Houston’s Newest Skyline Addition

The office market in Houston now has the greatest vacancy rate in the nation. This makes it an intriguing time to break ground on a brand-new skyscraper downtown.

However, 609 Main at Texas, the latest in a succession of skyscrapers by local builder Hines, debuted this week with 60 percent of the building already reserved. Several legal companies are among the tenants, as is United Airlines, which has occupied multiple floors in the building and has special access to a rooftop patio for its personnel.

The building is notable not only for its opulent finishing but also for something far less extravagant: its air conditioning system. The air conditioning at 609 Main is pumped via the floor at a significantly lower pressure than a standard overhead system, allowing for individual customization.

The unique Ac mechanism also creates a far more efficient system, lowering renters’ energy bills and reducing the system’s environmental impact. The elaborate system, which Hines executive managing director John Mooz claims could become a standard protocol in the near future, adds $10 million to the project’s costs.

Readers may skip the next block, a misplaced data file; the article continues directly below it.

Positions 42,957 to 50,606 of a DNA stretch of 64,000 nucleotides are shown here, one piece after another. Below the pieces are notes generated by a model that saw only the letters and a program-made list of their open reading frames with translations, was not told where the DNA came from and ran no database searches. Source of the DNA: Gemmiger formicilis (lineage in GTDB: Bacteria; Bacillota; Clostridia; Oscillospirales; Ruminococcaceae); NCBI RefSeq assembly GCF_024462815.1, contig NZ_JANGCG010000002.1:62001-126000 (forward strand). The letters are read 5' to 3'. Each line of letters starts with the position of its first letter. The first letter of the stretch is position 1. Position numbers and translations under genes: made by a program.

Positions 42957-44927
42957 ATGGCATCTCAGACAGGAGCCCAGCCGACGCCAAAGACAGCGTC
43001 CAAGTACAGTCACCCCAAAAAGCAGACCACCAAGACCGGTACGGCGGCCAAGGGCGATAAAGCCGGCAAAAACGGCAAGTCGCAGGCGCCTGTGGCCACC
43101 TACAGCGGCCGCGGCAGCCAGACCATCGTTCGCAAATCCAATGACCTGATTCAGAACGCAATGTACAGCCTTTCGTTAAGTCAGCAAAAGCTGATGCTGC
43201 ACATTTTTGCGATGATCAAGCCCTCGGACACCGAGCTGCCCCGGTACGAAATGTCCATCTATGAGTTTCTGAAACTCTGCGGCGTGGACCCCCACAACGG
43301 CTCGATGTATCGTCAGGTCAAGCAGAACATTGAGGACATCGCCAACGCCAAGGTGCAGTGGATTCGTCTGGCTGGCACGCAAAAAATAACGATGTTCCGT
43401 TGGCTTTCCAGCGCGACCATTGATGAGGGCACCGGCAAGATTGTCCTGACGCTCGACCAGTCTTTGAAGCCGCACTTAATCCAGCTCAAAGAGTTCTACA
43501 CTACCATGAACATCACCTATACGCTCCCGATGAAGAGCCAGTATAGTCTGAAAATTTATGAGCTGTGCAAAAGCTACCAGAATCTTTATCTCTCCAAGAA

Gerald Hines is already well-known for his grandiose shopping centers, in addition to commercial towers. The Galleria is one of his signature pieces, albeit he sold it over a decade ago.

Prior to becoming Galleria, the land was merely a country shop and a schoolhouse on a part of Post Oak meadow. Then, in November 1970, there it was: a 600,000-square-foot insulated, climate-controlled shopping center on three stories encircling an ice rink in Houston!

The mall’s grand opening clogged traffic in all directions. Police stood to watch outside storefronts, directing crowds away. Cash machines at Oshman’s jingled for weeks as the sportswear business struggled to catch pace with the statewide ice skate craze.

After three massive extensions, the Galleria currently spans 2.4 million square feet spanning 400 businesses, two high-rise resorts, commercial centers, and a fitness club. It encompasses a neighborhood that features the Williams Tower and Waterwall, a slew of office and residential structures, and around 15 consulates-general.

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